There’s a great article in the Berkshire Eagle’s business section about the innovative ways in which Africans are using cell phone and cell phone technology. Usage varies from fishermen out at sea calling in to find the most profitable ports for their fish to wildlife agents and park rangers using them as tracking devises by slinging these phones round the necks of elephants, to people renting out time for others to make calls. The market for cell phones in Africa is great and the usage is growing. Africa is currently the fastest growing cell phone market in the world
Out of a population of 906, an estimated 101 million Africans are wired and the number is rising. There are a number of reasons for this growth which mainly stem from the existence of incredibly incompetent and dysfunctional state owned telecommunication monopolies. For those living in Africa and in need of a phone, this usually means that phone service is very expensive, unreliable and those requiring a new or additional line could even have to wait months simply to get hookup to a phone. What really bugged me were the telecoms workers who would make illegal connections for making international calls but the monthly bill would go to the account where the illegal hookup was done. If you were the unlucky one to have had your phone line tapped, you got the bill. As you might guess, customer satisfaction was not very high.
So when the various governments started deregulating the industry and loosening restrictions to allow competition, a number of companies that saw opportunity stepped in. Due to the costs and the practicality of laying down new lines, these companies chose to set up cell phone infrastructures rather than landlines. And the rest is history. Now to compete in the African markets, as in any developing countries, these cell phone companies had to adjust their business models to work in this environment. For example, rather than expect folks to signup for an account and pay their monthly bill by check what they have done is to sell prepaid phone cards and so they generate their revenues that way. After adjusting their business models appropriately in the new competitive environment, the number of customers grew substantially… and is still growing.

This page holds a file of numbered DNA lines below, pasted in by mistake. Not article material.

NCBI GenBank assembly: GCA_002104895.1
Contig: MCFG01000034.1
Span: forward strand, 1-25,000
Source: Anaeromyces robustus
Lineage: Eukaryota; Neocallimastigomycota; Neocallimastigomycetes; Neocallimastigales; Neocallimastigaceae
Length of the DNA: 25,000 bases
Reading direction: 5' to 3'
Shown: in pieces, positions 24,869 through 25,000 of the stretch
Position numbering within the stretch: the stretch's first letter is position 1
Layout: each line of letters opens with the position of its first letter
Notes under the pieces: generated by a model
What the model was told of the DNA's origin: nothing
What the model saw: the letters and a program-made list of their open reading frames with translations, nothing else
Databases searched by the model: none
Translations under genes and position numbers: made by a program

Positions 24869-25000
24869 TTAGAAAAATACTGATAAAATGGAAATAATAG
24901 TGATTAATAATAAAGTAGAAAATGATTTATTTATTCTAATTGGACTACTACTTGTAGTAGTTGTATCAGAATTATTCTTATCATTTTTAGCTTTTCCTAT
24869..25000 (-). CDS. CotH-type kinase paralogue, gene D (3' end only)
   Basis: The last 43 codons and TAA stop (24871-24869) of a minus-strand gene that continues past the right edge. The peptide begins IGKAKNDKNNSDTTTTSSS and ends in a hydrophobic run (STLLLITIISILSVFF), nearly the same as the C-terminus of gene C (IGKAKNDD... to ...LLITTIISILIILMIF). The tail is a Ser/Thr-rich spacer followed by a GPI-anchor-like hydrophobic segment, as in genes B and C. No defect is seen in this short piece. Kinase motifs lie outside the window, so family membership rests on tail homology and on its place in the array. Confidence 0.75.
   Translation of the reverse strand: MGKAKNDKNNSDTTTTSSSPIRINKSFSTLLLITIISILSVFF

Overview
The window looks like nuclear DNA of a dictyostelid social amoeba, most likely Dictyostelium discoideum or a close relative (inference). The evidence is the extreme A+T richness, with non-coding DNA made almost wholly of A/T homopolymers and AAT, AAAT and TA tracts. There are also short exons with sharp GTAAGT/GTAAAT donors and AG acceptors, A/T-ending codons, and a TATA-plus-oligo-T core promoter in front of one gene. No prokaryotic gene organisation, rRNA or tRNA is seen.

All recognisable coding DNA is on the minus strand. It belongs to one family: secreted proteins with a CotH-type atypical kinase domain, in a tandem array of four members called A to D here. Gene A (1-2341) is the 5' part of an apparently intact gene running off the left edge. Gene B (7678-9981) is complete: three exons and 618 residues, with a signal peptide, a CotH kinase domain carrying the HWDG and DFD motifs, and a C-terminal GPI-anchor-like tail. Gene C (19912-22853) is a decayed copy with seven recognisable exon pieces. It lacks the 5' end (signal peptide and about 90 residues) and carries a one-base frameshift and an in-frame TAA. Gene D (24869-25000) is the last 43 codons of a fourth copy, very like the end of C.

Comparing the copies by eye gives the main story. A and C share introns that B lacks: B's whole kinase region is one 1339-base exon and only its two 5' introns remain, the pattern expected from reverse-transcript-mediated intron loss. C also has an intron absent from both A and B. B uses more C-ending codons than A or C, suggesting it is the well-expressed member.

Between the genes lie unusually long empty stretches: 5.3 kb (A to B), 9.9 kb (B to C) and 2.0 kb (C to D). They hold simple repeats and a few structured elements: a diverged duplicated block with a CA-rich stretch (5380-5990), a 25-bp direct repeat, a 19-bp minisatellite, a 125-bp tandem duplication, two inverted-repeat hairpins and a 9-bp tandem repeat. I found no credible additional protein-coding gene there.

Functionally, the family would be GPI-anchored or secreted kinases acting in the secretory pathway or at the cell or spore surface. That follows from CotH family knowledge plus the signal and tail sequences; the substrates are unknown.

Reading the article and seeing how innovative these folks are makes you realize the potential that Africa has if only they are in an environment that enables them to conduct business in an open and fair manner. OF course there are a myriad of other issues such as globalization, WTO, quota and tariffs, subsidies that affect Africans, however, what I am trying to point out here is that the African governments and the leaders through greed and selfishness, corruption, politics, tribalism and nepotism have been a major factor in why Africa had failed in the past. I also think that as the current generation of leadership begins to vacate the seats of power, that later generations, as long as they too have not been corrupted, will signal a turning point for Africa. And I think we are already starting to see some of that… I hope…